I am going to tell you about that time when one restaurant ruined going to restaurants.
It even had a typo in its name. Thank you, Saltz, for making sure that everything I have eaten since tasted boring, bland, and kind of blah.
The tasteful design
The Saltz Restaurant at the Dolder Grand in Zürich beautifully combines Swissness with international design. Artist and designer Rolf Sachs attracts people’s attention with a mix of modern classics and traditional aesthetics - from wood to felt to climbing ropes, and the interior design pièce de résistance, the suspended half-ton boulder in the middle of the restaurant.
Yes, that's right. There is a boulder in the restaurant, surrounded by so much breathtaking scenery that makes you wonder: Was it put there intentionally to complement the Swissness with more rolling hills and snow-covered mountains than your Instagram feed can capture?
If you know some German, you might ask yourself why a fancy restaurant has a spelling mistake in their name. The German word for salt is spelled as Salz, after all. Let me give you my interpretation: Saltz does friendly service and delicious food to an (extra) T.
The tempting food
So, let’s talk about food: I am always a bit skeptical when it comes to dishes that combine all kinds of flavors and ingredients. More often than not, it looks like the chef used whatever was in the pantry. (That is why ketchup soufflé with chocolate and ice cubes is always an option when you come over to my place unannounced.)
But the Saltz kitchen crew, with Chef à la Carte Patrick Hetz, knows how to make a menu that is the perfect combination of international "I have always wanted to eat that" (like hamachi sashimi and wagyu tataki) and local "Man, I have not had that in a long time" (like Zürcher Geschnetzeltes or Rüeblitorte).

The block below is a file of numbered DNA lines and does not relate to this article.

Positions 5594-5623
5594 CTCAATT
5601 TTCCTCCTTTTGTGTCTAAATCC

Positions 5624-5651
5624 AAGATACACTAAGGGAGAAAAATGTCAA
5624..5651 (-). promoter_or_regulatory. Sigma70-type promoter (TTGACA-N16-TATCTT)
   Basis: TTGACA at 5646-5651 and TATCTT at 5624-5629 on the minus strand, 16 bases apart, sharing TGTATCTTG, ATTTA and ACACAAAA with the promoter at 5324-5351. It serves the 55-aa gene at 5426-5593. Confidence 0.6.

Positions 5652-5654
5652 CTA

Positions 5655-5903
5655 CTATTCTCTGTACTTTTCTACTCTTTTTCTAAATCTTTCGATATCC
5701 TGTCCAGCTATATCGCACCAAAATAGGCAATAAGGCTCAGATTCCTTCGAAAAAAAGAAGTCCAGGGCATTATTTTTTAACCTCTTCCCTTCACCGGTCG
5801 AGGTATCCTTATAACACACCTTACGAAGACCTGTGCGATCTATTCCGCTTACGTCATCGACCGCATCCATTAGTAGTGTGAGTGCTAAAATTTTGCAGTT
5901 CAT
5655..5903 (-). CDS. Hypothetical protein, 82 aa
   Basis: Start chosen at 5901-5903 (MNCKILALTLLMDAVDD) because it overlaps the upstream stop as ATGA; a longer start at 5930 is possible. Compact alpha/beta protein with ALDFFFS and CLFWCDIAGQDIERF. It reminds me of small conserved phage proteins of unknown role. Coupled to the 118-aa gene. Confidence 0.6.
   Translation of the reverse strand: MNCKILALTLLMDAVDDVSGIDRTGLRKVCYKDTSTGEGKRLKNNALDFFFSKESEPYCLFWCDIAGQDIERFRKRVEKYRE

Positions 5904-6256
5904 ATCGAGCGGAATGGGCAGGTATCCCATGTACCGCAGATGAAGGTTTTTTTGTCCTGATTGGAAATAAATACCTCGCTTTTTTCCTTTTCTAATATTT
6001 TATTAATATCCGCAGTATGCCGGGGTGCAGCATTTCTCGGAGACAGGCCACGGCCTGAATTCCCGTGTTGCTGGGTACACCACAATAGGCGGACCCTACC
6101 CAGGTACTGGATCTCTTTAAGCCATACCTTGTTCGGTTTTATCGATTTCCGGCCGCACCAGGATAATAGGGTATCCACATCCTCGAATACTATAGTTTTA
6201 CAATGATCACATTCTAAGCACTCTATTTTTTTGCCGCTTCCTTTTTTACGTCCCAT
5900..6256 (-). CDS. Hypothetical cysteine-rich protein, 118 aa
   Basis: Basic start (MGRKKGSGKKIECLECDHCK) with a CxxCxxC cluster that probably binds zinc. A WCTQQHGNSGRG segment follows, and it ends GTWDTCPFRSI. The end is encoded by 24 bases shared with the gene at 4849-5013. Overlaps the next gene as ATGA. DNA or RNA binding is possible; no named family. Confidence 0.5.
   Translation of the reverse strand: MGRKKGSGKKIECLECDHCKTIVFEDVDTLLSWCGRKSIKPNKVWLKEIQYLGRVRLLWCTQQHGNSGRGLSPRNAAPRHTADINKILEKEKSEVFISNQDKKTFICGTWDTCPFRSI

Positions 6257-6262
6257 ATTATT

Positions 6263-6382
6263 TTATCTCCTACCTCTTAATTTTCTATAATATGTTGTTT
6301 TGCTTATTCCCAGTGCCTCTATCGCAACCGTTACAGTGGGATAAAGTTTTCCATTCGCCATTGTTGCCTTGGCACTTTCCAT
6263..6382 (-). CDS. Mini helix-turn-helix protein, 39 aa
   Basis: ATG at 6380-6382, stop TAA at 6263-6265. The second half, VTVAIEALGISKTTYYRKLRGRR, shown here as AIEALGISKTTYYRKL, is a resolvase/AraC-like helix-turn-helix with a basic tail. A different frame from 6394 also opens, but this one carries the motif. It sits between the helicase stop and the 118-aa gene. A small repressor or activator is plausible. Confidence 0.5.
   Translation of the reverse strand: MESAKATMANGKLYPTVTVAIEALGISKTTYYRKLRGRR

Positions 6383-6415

Top that off with 14 Gault Millau points, 250 different wines from Switzerland and Europe, and just the right amount of decoration so you never have to wonder if you should eat it or ask for a bunny bag. (That is not a thing, but maybe it should be.)
The talented staff
Let me get back to the service: It was friendly, polite, and simply excellent. Of course, you can argue that you should not expect anything else from a five-star establishment like the Dolder.
I agree, but the staff seemed truly genuine - and I am not just saying that because they knew about my mission. They were just as friendly to all the other guests.
My tasty verdict
Eating at Saltz is what I imagine flying first class must feel like. My taste buds flew first class and any other restaurant will now be that middle seat in economy class. Oh, how hard it will be to sit back!
I cannot tell you what to do, but I am going to anyway: Have a meal at Saltz. You do not have to wear fancy clothes, even though everything is more fun with fancy clothes. If you are not sure if you would feel comfortable - the knowledgeable and attentive staff will make sure you do.
You can sit in extremely comfortable chairs, can enjoy the view, think about the last time you ate in a triangle-shaped room, chuckle at the salt shaker collection by the entrance, the one yellow chair in a sea of non-yellow things, and the clocks on the wall.
Or you can wonder if the suspended boulder will ever drop on the floor. You can bring a date or a friend or just indulge in some people-watching or scenery-gazing. There is something for everyone, for any appetite and for almost every budget.
I am going to warn you, though: Once you have tasted the Saltz, it will be hard to live without it. (I made my next reservation after finishing my créme brulée.)
You can just come for the view, and you should definitely stay for a drink and maybe some finger food. Or a whole meal. Restaurant Saltz is open daily from 6:30 AM to 10:30 PM.
(Photographs copyright by Maria Grazia De Francesco at MAREE. Photography and Visual Design. This article was supported by Restaurant Saltz.)